Peacebuilders today operate in increasingly complex situations, where poverty, weak governance structures, state failure and conflict are so intimately linked that building peace inherently overlaps with traditional development activities, youth programs, health initiatives, human rights support and governance processes. These more complex peacebuilding programs have given rise to significantly more complex initiatives - and this necessitates evaluation methodologies that can capture long-term and complex change processes.
Over the past decade, the peacebuilding field has overcome the hurdles of thinking peacebuilding was too complex to measure and made significant strides in meeting the technical challenges of evaluation through the adoption of basic evaluation techniques and innovations. However, much of the field’s past progress was made in individual isolated organizations.
In May 2009, Dr. Andrew Blum, then Senior Program Officer at the United States Institute for Peace (USIP), gathered together representatives from funders, iNGOs, and the US government to discuss practical challenges related to peacebuilding evaluation. At the meeting three concepts emerged clearly:
- The needs of funders and implementers in evaluating peacebuilding’s impact are different.
- Misconceptions around the benefits, methodologies, and opportunities of evaluation are wide-spread.
- The challenges that face the field can only be resolved through joint efforts.
To address the field-wide need to improve evaluation and learning practices in a collective manner,USIP and AfP created the Peacebuilding Evaluation Project: A Forum for Donors and Implementers (PEP). As the first forum of its kind, PEP provided a neutral space for 24 donors and implementers to honestly discuss issues around evaluation through an online discussion platform and a series of four meetings over the span of one year.
The four meetings, that took place from May 2010 to March 2011, allowed stakeholders to discuss the following four major focuses:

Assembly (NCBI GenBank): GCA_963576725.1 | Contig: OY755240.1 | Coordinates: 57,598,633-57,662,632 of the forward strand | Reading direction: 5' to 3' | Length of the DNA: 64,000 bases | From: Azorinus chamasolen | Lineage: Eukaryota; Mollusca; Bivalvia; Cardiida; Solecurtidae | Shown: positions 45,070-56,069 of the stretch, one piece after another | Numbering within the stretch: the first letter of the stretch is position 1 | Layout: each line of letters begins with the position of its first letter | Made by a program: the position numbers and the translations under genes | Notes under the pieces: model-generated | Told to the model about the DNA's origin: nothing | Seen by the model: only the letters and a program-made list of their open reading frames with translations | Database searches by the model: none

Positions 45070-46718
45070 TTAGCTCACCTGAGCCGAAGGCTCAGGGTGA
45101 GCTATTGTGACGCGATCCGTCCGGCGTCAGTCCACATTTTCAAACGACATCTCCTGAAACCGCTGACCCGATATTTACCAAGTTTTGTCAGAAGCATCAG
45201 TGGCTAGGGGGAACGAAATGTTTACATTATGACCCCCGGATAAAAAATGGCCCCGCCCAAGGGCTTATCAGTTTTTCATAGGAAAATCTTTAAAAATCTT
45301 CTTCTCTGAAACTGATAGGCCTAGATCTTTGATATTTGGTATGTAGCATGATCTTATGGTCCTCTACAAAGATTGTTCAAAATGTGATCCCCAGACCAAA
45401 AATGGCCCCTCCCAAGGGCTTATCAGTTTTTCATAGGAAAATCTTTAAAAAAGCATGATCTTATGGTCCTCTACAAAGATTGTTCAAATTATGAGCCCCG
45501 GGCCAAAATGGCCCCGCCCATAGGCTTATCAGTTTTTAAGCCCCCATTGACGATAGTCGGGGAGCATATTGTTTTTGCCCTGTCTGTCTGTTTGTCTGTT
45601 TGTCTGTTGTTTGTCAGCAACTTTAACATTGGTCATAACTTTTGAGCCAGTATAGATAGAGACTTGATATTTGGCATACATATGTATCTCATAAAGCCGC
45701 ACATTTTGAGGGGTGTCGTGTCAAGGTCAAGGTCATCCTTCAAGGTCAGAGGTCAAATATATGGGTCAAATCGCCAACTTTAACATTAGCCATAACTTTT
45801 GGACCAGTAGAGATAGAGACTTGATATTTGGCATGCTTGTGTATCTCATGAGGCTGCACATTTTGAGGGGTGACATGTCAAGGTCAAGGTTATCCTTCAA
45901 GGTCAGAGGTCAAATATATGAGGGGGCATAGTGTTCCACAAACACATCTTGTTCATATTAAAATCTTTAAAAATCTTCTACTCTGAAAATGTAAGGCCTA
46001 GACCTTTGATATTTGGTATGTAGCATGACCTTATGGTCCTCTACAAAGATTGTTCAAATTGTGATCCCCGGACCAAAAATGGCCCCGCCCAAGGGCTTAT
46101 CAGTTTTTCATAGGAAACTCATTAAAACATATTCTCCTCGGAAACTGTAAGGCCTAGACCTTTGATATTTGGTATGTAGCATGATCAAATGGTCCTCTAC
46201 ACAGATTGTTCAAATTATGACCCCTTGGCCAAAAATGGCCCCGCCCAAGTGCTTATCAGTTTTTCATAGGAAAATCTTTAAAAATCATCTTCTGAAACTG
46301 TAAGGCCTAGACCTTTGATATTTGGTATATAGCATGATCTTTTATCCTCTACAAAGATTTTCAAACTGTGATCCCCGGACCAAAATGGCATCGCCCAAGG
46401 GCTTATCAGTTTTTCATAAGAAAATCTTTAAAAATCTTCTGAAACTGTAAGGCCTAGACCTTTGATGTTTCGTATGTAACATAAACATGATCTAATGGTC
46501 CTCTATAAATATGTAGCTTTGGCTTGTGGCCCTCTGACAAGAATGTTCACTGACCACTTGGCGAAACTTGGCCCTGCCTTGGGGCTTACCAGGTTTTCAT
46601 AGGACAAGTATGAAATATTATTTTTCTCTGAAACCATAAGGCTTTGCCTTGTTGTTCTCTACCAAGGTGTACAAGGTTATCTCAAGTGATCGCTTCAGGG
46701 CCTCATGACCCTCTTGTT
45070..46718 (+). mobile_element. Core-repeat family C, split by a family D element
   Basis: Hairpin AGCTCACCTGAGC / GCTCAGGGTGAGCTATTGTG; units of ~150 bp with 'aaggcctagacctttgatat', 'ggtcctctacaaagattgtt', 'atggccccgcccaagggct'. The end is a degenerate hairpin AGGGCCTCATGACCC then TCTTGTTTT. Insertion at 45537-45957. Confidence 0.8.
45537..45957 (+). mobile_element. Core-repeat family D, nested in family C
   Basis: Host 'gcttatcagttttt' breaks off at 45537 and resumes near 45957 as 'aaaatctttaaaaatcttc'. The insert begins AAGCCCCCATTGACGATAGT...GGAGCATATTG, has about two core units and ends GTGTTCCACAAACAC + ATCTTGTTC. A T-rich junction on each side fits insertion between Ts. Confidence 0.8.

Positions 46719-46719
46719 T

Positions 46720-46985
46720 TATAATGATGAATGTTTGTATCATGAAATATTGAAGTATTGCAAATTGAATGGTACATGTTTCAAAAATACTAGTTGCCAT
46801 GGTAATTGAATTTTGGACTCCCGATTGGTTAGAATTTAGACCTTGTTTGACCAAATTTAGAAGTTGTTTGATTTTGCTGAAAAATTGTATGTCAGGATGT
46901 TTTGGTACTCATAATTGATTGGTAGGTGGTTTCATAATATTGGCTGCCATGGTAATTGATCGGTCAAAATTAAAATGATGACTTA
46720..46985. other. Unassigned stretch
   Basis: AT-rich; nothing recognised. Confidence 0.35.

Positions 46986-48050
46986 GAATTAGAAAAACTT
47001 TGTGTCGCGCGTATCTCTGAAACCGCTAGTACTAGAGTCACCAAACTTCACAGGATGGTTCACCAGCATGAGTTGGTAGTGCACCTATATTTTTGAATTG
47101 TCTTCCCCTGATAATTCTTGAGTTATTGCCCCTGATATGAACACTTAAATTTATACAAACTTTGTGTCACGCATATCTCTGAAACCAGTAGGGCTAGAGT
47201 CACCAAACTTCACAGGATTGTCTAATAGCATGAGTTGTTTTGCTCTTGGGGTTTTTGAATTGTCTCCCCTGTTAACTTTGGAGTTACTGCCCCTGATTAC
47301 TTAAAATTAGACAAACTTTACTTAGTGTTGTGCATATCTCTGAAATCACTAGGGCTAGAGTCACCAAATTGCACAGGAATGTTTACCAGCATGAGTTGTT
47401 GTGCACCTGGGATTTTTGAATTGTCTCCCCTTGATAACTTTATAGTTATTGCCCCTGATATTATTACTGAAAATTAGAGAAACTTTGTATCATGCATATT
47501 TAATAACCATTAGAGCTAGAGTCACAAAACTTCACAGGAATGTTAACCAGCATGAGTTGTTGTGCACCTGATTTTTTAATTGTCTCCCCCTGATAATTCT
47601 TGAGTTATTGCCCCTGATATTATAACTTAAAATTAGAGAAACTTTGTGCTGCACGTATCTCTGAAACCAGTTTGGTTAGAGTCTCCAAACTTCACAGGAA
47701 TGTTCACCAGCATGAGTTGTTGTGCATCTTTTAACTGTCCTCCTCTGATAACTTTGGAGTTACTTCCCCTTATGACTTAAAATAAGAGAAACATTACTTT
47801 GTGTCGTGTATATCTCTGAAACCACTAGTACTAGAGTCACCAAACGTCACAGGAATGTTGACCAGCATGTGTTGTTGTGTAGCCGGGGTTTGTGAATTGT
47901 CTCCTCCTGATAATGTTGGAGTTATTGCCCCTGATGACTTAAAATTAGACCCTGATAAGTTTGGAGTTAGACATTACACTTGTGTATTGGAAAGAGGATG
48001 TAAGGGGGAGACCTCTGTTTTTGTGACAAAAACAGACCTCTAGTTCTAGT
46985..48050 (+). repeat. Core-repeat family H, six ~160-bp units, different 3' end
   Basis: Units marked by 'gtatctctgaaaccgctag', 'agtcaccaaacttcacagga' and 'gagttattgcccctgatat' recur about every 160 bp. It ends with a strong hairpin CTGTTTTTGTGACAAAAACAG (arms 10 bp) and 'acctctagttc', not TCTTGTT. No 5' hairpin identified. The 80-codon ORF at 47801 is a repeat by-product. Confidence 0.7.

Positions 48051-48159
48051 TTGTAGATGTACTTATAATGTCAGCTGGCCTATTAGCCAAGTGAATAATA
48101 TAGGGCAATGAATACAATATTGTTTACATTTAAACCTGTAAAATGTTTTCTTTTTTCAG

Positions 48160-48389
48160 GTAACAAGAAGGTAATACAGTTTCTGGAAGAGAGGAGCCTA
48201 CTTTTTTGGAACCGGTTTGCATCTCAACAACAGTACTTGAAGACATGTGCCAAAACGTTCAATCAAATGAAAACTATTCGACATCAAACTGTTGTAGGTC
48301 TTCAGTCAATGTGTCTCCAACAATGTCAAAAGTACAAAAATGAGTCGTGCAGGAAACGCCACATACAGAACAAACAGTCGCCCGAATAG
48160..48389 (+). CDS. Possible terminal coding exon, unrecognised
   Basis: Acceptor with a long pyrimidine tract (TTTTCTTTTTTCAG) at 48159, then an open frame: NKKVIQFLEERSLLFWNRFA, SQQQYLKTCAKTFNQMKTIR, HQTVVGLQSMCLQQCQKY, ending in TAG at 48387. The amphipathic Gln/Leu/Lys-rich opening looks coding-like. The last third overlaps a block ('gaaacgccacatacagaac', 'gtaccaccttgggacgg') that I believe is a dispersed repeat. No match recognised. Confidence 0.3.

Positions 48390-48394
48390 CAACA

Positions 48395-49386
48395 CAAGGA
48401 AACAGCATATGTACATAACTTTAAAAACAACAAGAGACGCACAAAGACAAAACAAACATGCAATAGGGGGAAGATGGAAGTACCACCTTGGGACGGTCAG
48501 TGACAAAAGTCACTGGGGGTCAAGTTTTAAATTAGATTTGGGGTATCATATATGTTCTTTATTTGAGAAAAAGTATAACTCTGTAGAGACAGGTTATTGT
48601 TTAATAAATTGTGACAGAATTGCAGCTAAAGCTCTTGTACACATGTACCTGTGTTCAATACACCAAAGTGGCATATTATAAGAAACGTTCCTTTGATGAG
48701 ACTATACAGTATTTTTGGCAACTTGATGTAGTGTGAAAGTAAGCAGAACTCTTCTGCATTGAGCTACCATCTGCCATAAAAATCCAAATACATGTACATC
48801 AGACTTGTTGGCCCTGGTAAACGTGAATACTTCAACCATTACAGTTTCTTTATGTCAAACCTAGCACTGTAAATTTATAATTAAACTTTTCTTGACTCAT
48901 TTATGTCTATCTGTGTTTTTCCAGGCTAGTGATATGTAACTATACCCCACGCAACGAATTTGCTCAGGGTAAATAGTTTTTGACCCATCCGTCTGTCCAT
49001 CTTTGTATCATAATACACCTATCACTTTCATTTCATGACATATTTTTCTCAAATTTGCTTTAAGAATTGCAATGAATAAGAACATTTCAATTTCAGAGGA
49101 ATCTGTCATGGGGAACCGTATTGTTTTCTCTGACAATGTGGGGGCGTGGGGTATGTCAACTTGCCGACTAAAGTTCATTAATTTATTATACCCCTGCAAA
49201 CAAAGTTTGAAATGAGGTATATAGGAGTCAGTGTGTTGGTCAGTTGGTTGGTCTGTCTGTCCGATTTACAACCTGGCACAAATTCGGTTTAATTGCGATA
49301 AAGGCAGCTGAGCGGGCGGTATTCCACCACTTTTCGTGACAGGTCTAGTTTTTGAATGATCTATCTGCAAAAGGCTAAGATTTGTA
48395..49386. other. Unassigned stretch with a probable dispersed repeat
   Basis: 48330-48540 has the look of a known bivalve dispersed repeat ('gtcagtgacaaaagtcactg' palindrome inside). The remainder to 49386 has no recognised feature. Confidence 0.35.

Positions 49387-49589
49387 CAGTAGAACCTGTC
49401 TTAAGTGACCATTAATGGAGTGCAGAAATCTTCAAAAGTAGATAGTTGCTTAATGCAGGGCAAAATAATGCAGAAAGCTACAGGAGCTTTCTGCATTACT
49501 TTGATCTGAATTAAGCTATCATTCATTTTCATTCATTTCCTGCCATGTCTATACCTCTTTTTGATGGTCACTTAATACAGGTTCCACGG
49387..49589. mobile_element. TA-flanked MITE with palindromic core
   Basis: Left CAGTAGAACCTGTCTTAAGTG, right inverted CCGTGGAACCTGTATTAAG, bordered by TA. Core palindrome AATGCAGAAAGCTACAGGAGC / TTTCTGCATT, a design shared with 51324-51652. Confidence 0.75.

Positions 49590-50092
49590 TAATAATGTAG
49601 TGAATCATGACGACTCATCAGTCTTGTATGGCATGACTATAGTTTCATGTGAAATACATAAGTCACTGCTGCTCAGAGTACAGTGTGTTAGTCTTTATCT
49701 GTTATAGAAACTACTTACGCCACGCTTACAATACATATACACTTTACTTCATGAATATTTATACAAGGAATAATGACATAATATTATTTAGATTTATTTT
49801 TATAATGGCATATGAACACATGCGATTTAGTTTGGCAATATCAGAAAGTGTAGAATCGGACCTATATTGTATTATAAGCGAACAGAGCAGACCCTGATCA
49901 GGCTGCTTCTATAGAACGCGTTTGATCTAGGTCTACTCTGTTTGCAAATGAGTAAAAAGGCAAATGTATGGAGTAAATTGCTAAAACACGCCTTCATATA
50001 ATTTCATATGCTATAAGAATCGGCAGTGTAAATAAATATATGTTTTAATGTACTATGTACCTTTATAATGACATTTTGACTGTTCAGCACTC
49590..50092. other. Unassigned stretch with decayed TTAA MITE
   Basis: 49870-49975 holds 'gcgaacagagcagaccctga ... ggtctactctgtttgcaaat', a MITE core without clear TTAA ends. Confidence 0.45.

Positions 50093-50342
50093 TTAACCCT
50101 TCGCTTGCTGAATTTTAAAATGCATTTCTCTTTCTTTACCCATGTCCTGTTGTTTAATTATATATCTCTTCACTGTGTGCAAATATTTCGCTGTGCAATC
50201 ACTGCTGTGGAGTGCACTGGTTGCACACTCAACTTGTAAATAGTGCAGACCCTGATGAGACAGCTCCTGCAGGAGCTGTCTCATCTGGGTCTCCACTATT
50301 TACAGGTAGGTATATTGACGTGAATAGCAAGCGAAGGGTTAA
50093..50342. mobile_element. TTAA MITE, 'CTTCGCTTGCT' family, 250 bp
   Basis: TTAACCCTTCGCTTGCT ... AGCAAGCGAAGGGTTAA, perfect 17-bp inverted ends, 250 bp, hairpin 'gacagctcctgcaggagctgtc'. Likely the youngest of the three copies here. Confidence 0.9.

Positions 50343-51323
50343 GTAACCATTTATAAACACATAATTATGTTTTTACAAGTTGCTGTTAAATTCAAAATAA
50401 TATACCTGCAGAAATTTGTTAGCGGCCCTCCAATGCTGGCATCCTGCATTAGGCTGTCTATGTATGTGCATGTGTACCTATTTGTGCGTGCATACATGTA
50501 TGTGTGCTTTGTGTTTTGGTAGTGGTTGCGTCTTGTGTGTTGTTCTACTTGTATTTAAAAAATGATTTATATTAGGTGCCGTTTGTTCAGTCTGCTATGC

- The main hurdles that are apparent in the donor-implementer relationship;
- Finding common value in evaluation and common evidence of impact despite unique needs and applications;
- Facilitating positive organizational change that fosters transparency and improved learning; and
- How the field could improve standards of evaluation practice.
To capture the content and disseminate the learnings from the PEP meetings, USIP produced a Special Report, "Improving Peacebuilding Evaluation” and AfP wrote a Lessons Report "Starting on the Same Page,” which aims to share the information gathered and assess the broader implications for evaluation in the field.
In addition, USIP and AfP held the fist Peacebuilding Evaluation Evidence Summit in December 2011. Made possible by a grant from the Carnegie Corporation of New York, the Summit was built on the premise of best efforts to date and success in peacebuilding evaluation. Panelists included representatives from USAID, the U.S. State Department, the World Bank, the United Nations, the International Development Research Centre, and other major NGOs, foundations, and evaluation consultancies. In addition to American, Canadian, and European participants, participants from Kenya, Israel, Ireland, Iraq, Thailand, and the Philippines attended. The Summit Report, "Proof of Concept: Nine Examples of Peacebuilding Evaluation,” is available online.
The first year of PEP resulted in a wealth of recommendations on how to improve evaluation as a community and collective momentum to do this. Thanks in part to a grant from the Carnegie Corporation of New York, USIP and AfP launched a second phase of PEP to implement recommendations made by PEP participants. These include:
- The Women’s Empowerment Demonstration Project (WEDP)– This meta-evaluation of six women’s empowerment programs in Africa, the Middle East and Asia implemented by CARE-DRC, Partners for Democratic Change and Search for Common Ground is aligning the indicators to extrapolate deeper lessons and learning. Through shared experiences and collaboration, these organizations are demonstrating the possibilities of joint evaluation and learning.
- Guiding Principles for Peacebuilding Donors Document - Conversation and the expressed concerns of donors, implementers and evaluation experts on the current system of evaluation during the PEP prompted USIP and AfP to initiate a process to develop a set of evaluation principles that will aim to support and foster better evaluation practices in the field. These standards are being produced in collaboration with peacebuilding stakeholders through six global feedback session groups in Geneva, London, New York, Nairobi, San Francisco, and Washington, DC.
- Peer Review or Working Group Meeting Series- With strong interest in continuing regular meetings focused on evaluation from the current PEP participants, AfP is organizing two to three meetings around evaluation in the next twelve months.
If you are interested in getting involved with PEP, please contact Melanie Kawano-Chiu, the Program Director, at email@example.com.
Please visit the AfP website again in the future for more updates on PEP.